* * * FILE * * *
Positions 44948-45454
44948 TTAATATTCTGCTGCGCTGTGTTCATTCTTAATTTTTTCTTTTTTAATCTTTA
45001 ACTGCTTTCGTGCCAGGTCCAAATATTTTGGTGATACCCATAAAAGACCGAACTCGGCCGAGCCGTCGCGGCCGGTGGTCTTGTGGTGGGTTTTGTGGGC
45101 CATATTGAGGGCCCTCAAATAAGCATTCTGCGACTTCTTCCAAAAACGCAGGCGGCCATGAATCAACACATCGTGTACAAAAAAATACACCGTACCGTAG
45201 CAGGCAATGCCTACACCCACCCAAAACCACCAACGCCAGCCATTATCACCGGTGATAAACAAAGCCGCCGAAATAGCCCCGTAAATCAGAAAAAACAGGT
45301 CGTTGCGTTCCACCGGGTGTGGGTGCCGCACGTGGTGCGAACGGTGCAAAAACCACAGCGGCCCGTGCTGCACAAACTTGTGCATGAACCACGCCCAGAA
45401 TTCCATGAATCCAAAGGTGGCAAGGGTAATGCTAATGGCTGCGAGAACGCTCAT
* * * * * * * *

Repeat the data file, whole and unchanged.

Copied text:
Positions 44948-45454
44948 TTAATATTCTGCTGCGCTGTGTTCATTCTTAATTTTTTCTTTTTTAATCTTTA
45001 ACTGCTTTCGTGCCAGGTCCAAATATTTTGGTGATACCCATAAAAGACCGAACTCGGCCGAGCCGTCGCGGCCGGTGGTCTTGTGGTGGGTTTTGTGGGC
45101 CATATTGAGGGCCCTCAAATAAGCATTCTGCGACTTCTTCCAAAAACGCAGGCGGCCATGAATCAACACATCGTGTACAAAAAAATACACCGTACCGTAG
45201 CAGGCAATGCCTACACCCACCCAAAACCACCAACGCCAGCCATTATCACCGGTGATAAACAAAGCCGCCGAAATAGCCCCGTAAATCAGAAAAAACAGGT
45301 CGTTGCGTTCCACCGGGTGTGGGTGCCGCACGTGGTGCGAACGGTGCAAAAACCACAGCGGCCCGTGCTGCACAAACTTGTGCATGAACCACGCCCAGAA
45401 TTCCATGAATCCAAAGGTGGCAAGGGTAATGCTAATGGCTGCGAGAACGCTCAT